Author Topic: Pennsylvania A3 Switcher (Kozo)  (Read 25114 times)

Offline Kim

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Re: Pennsylvania A3 Switcher (Kozo)
« Reply #420 on: August 11, 2019, 04:33:00 PM »
With all parts powder coated, today I reassembled the Tender frame and trucks.




Iím really pleased with the powder coating! 
Kim
« Last Edit: August 12, 2019, 05:15:44 AM by Kim »

Offline Kim

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Re: Pennsylvania A3 Switcher (Kozo)
« Reply #421 on: August 11, 2019, 04:37:58 PM »
Chapter 5.1 Ė Tank Floor

I still had some shop time so started on the Tank Floor.  Kozo specifies brass for this, as he does for everything.  Iíve chosen to use less expensive materials for my build.  Since the tank will be exposed to water, I opted for 304 stainless steel sheet for the base.  I couldnít find 3/32Ē, so went with 0.09Ē  (which is mighty close to 3/32Ē (3/32=0.093)). This cost about half what the brass did.  Seemed like a good trade to me.

But cutting a piece of stainless that large has proven to be a problem for me.  I went to cut it on my 4x6 horizontal bandsaw, placed in vertical mode.  Unfortunately, thereís on 4Ē of throat depth and I need about 6Ē.  So it doesnít matter which way I do it, I canít get the piece through.

I cut several inches in on each side, as far as I could. Then I moved to my scroll saw with a metal blade.  But that just doesnít seem to cut the stainless AT ALL.  I tried various speeds and pressures but just canít get it to make a dent in the stainless.

Then I moved to my wood bandsaw and tried it.  That took out another inch or so, but it was scary -lots of sparks and smoke - it got really hot and stopped making any progress after about 1".  Iím afraid it was hardening the area around the cut, which is making it harder to cut and will make it hard to work later.

So hereís where I am:


You can see the burn marks along the last inch on this cut. Thatís what I did on the wood band saw.  For one thing, I donít have a real metal cutting blade for it.  For another, it just moves the blade way too fast, and I think thatís the main problem. Probably destroyed that blade  :-\


And my last attempt, with my hacksaw.  I know this wonít work.  Just donít have the throat dept, even if I turn the blade 90 degrees, still not enough throat depth.


I should probably get a deep throat hacksaw if there is such a thing.

But for now, Iíll probably just try chain drilling and mill between the holes.  I canít come up with any other way to cut this chunk out of the plate stock.

Thatíll be for another day though.
Kim
« Last Edit: August 12, 2019, 05:18:16 AM by Kim »

Offline kvom

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Re: Pennsylvania A3 Switcher (Kozo)
« Reply #422 on: August 11, 2019, 04:41:39 PM »
Happy to see those brass slotted screws were just temporary.   :pinkelephant:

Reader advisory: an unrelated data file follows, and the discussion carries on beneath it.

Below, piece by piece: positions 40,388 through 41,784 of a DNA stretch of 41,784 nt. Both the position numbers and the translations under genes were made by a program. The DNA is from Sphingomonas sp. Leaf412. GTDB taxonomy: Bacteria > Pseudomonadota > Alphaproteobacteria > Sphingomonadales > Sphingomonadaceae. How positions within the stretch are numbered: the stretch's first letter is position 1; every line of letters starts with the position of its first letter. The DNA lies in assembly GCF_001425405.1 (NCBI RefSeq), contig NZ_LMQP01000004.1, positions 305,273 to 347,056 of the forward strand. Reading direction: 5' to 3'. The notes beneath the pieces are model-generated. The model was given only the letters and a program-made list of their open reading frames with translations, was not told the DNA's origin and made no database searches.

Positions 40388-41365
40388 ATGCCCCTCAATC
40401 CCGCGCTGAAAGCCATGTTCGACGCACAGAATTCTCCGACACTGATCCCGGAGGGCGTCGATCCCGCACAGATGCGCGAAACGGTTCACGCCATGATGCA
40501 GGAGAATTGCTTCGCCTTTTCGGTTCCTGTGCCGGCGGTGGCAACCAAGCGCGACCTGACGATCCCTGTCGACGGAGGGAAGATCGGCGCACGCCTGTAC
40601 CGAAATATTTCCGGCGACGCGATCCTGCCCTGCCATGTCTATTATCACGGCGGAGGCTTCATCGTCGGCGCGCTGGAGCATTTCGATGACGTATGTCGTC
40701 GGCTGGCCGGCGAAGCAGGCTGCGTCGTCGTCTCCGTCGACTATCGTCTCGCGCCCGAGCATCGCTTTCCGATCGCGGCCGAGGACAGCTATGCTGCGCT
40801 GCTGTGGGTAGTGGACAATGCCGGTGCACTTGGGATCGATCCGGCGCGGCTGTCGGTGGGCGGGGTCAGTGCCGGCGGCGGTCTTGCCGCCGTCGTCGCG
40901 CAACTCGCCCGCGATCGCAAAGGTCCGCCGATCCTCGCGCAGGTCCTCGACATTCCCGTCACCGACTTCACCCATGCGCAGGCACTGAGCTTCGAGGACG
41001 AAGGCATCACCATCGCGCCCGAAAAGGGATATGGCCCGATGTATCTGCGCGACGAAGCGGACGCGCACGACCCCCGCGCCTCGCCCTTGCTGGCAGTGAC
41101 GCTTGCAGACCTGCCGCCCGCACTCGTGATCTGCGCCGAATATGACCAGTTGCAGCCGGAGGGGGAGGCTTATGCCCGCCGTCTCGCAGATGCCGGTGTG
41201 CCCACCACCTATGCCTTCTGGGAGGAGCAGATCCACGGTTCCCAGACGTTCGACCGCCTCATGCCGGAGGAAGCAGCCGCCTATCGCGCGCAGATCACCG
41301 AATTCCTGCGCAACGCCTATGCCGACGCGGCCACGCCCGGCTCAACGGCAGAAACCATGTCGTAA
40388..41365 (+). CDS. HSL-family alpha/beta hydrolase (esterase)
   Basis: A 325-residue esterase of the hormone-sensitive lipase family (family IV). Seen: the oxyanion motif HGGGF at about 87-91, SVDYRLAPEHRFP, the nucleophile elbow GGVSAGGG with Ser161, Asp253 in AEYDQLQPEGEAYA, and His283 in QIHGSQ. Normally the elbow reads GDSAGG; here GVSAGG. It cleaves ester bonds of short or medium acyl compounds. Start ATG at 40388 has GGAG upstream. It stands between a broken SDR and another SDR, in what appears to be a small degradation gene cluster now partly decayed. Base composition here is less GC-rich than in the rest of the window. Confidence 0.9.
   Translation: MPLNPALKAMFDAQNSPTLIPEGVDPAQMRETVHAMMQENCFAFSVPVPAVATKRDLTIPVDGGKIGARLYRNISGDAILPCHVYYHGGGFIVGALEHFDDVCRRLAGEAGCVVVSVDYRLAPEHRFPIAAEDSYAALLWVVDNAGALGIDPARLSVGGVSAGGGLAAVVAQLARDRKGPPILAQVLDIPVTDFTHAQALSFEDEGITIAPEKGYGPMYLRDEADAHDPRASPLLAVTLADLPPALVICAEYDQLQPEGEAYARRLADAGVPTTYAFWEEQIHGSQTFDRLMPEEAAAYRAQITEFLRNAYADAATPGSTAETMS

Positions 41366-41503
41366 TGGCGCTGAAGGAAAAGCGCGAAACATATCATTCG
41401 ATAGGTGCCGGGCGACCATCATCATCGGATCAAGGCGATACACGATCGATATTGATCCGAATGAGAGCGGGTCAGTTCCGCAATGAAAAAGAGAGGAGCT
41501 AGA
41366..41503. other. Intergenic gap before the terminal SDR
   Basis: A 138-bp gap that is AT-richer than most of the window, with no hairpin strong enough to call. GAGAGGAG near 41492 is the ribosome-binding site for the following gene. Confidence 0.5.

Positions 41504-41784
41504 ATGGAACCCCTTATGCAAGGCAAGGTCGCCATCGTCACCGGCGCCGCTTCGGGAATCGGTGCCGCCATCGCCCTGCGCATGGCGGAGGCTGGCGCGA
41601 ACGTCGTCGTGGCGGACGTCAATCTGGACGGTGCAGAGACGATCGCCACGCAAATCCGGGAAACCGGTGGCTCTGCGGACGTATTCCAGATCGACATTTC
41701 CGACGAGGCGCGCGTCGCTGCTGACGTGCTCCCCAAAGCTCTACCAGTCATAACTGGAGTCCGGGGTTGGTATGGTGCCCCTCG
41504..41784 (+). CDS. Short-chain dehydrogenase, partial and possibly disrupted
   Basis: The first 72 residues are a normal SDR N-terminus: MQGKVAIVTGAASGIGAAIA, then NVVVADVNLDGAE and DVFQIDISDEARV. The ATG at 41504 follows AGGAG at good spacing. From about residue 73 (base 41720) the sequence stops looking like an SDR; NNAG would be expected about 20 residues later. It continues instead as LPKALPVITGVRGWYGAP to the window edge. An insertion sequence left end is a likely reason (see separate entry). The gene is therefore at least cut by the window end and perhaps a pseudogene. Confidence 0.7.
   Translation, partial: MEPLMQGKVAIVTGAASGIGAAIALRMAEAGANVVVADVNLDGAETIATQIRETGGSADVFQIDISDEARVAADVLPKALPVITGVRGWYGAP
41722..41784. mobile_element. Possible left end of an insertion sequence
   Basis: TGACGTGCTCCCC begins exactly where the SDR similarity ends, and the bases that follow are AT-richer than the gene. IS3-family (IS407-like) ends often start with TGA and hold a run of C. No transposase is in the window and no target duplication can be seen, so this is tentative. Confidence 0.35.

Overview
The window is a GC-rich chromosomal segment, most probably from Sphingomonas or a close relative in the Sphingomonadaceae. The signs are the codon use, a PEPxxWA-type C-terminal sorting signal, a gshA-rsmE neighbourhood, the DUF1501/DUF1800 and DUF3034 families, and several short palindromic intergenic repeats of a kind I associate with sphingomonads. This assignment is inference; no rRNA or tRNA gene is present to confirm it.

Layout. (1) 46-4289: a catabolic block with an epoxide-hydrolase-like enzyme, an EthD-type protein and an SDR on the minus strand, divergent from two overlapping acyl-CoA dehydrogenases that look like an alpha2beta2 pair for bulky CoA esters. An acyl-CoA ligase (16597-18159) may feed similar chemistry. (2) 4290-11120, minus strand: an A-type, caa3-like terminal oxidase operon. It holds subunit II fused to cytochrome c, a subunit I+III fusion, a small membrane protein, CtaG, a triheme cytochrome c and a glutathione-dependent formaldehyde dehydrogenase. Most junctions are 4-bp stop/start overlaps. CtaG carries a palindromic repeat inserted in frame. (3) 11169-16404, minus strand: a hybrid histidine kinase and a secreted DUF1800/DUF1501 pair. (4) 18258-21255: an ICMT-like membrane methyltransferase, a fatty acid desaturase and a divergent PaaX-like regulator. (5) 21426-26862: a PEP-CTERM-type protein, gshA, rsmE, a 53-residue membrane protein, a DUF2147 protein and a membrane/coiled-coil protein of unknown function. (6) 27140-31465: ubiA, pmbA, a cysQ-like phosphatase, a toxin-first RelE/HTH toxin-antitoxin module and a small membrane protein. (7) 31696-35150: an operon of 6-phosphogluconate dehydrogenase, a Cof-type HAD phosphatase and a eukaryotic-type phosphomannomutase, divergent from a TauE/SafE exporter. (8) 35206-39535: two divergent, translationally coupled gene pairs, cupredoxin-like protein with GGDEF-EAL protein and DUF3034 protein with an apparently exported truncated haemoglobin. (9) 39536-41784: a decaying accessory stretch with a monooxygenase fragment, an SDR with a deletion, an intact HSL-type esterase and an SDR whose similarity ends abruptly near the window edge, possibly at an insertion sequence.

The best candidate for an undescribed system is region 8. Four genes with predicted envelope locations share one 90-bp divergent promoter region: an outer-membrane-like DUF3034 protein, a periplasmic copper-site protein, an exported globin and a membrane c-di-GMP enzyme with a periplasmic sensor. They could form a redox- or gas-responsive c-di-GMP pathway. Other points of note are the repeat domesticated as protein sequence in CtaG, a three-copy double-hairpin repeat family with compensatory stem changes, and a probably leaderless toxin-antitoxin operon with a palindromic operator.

A floor mounted vertical bandsaw is really a necessity for metalwork.  You still have throat limitations on really large pieces, but they're a really useful piece of equipment.

I painted the Joy engine with automotive enamel and an airbrush, then the Muncaster with powder.  Both do a much better job than rattle can paint.  The advantage of powder is elimination of drips as well as hardness.
« Last Edit: August 11, 2019, 04:45:59 PM by kvom »

Offline Ye-Ole Steam Dude

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Re: Pennsylvania A3 Switcher (Kozo)
« Reply #423 on: August 11, 2019, 05:13:39 PM »
With all parts powder coated, today I reassembled the Tender frame and trucks.




Iím really pleased with the powder coating! 
Kim

Hello Kim,

Really looks good reassembled.

Have a great day,
Thomas
« Last Edit: August 12, 2019, 05:27:59 AM by Kim »

Offline Dave Otto

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Re: Pennsylvania A3 Switcher (Kozo)
« Reply #424 on: August 11, 2019, 05:18:02 PM »
Hi Kim

The tender frame looks great!

304 SS in any form is not much fun to work with, as you are finding out. If you can get some bi-metal saber saw blade and go slow that will probably be your best bet. You are also going to find that drilling it isn't much easier that cutting it; but with good quality bits and proper speeds it can be done. I deal with it at work but we have the proper tools (Power Shear, NC Punch and Brake), which makes it not too bad.

Not sure how the tank is assembled or sealed but maybe a different material choice could make your life easier; galvanized steel maybe? With proper tinning it can be soldered and is much easier to cut and bend. That is what I used to make the water tank for the Pacific Engine.

Dave

Offline kvom

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Re: Pennsylvania A3 Switcher (Kozo)
« Reply #425 on: August 11, 2019, 06:13:12 PM »
You might want to use 303SS instead.

Offline Dave Otto

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Re: Pennsylvania A3 Switcher (Kozo)
« Reply #426 on: August 11, 2019, 06:24:20 PM »
You might want to use 303SS instead.

I'm not sure if 303 is available in sheet form?

Dave

Offline b.lindsey

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Re: Pennsylvania A3 Switcher (Kozo)
« Reply #427 on: August 11, 2019, 06:49:46 PM »
Wow, quite an update Kim, and the tender frame looks great. It's fun too when big brown delivers lots of new material and other goodies !!

Bill

Offline Kim

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Re: Pennsylvania A3 Switcher (Kozo)
« Reply #428 on: August 11, 2019, 10:11:56 PM »